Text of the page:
Post Offices of El Dorado County, Part 8 – “G” – “H”

In El Dorado County there were, at one time or another, over 100 post offices with some 120 different names. Some had a short life and some apparently never even existed at all, although history books make reference to them. The latter were appropriately called phantom post offices. Many others, once established, continue to operate until this day.

GREEN SPRINGS: This post office, believed to be named for the lush green growth around the local spring, was established prior to July 28, 1851, the date the first postmaster, James C. Parks, was confirmed in Washington, D.C.
Located on Weber Creek, eight miles southwest of Coloma and fifteen miles northeast of Mormon Island, the town was an important way station on the road to Coloma. Service at the Green Springs Post Office was discontinued on January 21, 1852 and the mail moved to the Mormon Island Post Office in Sacramento County.

Green ValleyGREEN VALLEY: This early post office was located on the Green Valley Ranch, a supply center for the local mines and also on the main route from Sacramento to Coloma, seven miles southeast of Salmon Falls and ten miles south of Lotus. Nelson Van Tassel was named the first postmaster when the post office opened on Feb. 4, 1854.

On Mar. 30, 1855, this still young post office was discontinued, probably because of downturn in mining. On Sep. 12, 1865 the Green Valley Post Office was reestablished by renaming the Hitchcock Ranch Post Office, which was located on the Hitchcock Ranch, a short distance away from the Green Valley Ranch. On Dec. 12, 1908, the post office was moved one and one-half miles to the east. Then, on Oct. 14, 1911, it was discontinued and the mail moved to the post office in Rescue.

Greenwood postmark by Alta Express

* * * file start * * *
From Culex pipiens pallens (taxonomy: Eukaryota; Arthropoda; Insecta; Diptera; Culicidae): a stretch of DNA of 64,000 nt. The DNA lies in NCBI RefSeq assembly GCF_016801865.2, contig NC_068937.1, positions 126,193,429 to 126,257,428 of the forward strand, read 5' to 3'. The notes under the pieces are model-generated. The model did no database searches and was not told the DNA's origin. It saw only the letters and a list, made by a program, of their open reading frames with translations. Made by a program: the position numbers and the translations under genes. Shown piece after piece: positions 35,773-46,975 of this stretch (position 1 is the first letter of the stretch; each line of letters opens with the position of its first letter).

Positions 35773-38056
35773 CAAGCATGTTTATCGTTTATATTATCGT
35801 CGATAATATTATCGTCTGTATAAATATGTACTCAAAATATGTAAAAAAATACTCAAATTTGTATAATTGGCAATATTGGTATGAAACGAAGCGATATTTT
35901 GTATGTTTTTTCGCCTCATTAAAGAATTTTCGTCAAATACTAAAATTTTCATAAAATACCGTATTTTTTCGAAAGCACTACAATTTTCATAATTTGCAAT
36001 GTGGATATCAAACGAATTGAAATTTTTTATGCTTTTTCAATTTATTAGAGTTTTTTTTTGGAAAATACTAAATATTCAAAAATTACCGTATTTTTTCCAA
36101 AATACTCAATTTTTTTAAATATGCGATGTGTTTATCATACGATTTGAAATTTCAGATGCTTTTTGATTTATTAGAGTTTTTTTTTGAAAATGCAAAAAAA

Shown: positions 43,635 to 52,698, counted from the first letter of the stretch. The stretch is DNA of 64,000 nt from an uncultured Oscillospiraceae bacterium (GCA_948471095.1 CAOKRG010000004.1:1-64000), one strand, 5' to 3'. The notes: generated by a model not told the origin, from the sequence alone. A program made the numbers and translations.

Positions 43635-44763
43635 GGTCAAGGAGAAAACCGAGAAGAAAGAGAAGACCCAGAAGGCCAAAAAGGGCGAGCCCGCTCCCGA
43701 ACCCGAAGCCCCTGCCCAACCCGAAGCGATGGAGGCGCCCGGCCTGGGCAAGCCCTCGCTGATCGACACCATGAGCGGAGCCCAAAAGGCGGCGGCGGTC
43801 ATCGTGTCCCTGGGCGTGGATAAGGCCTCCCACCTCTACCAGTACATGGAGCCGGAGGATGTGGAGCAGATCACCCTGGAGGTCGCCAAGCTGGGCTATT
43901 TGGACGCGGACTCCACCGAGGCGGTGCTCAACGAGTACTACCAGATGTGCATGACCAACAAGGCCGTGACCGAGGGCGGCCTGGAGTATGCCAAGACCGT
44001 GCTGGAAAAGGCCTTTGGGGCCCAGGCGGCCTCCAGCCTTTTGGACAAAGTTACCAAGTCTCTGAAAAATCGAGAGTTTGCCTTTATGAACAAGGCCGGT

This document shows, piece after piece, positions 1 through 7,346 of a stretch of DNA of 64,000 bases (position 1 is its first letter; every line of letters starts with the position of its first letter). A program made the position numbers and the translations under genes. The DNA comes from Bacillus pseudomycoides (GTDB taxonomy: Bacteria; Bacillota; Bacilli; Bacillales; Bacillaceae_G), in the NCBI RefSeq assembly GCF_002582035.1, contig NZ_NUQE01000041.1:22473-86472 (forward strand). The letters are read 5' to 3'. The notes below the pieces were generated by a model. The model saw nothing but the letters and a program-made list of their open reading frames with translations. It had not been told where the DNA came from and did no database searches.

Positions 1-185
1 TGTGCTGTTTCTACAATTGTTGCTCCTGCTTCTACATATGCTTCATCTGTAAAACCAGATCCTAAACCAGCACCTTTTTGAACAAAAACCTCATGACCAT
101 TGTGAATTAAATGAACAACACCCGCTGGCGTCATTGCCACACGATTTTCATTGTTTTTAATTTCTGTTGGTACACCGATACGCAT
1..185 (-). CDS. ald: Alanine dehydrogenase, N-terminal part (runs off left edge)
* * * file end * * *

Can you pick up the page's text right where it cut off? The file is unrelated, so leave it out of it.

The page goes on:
Greenwood postmark by Alta Express

GREENWOOD: The Greenwood Post Office was originally the Louisville Post Office, which was established prior to July 28, 1851, the date when the first postmaster, George C. Blodgett, was confirmed by Washington, D.C.

The name, Louisville, had been given to this 1848 mining town, thirteen miles east of Auburn, by the miners working here, who were from the city by that name. On Oct. 9, 1852, just a short time after being established, the Louisville Post Office was moved and its name changed to Greenwood.

The Greenwood Post Office, like the town, was named for Caleb Greenwood and his two sons, Britain and John, who had established an early trading post at this location. C. C. Brady was the first postmaster at Greenwood. The Greenwood Post Office is still in operation.

Grizzly flat 2GRIZZLY FLATS: This post office was established on Aug. 31, 1855 and took its colorful name from a legend of an encounter between an early prospector’s pack mule and a California Grizzly Bear on a flat area eleven miles east of Somerset. James Burgess was named to serve as the first postmaster.

Although the post office is officially named Grizzly Flats, the town more often shows up on early maps as Grizzly Flat, without the added “s”. Unlike the California Grizzly Bear, which is now extinct, the post office is still in operation.

HITCHCOCK RANCH: This post office was established on Oct.9, 1860, with William Dormody serving as its first postmaster. The Hitchcock Ranch was settled in 1848 and had become a supply center for the local miners. Service at the Hitchcock Ranch Post Office was discontinued on Sep. 12, 1865 when its name was changed to the Green Valley Post Office.

HULFISH: This post office, with a name of unknown origin, was established on Mar. 5, 1901, at a location forty-two miles east of Georgetown. John Darrington would serve as its first, and possibly only, postmaster. On July 30, 1904 it was discontinued and the mail moved to Georgetown.

Sources for this story include, “History of California Post Offices, 1849-1976”, researched by H. E. Salley (1976); “The Gold Rush Mail Agents to California and Their Postal Markings”, by Theron Wierenga” (1987); “California Town Postmarks, 1849-1935”, by John H. Williams (1997); “Short Stories Regarding The History of South El Dorado County”, by D. A. Wright (undated); the “History of El Dorado County”, by Paolo Sioli (1883), reprinted and indexed by the El Dorado Friends of the Library (1998); and the archives of the Mountain Democrat, Empire County Argus and Placer Times (on microfilm at the El Dorado County Main Library).

Leave a Reply

Your email address will not be published. Required fields are marked *

This site uses Akismet to reduce spam. Learn how your comment data is processed.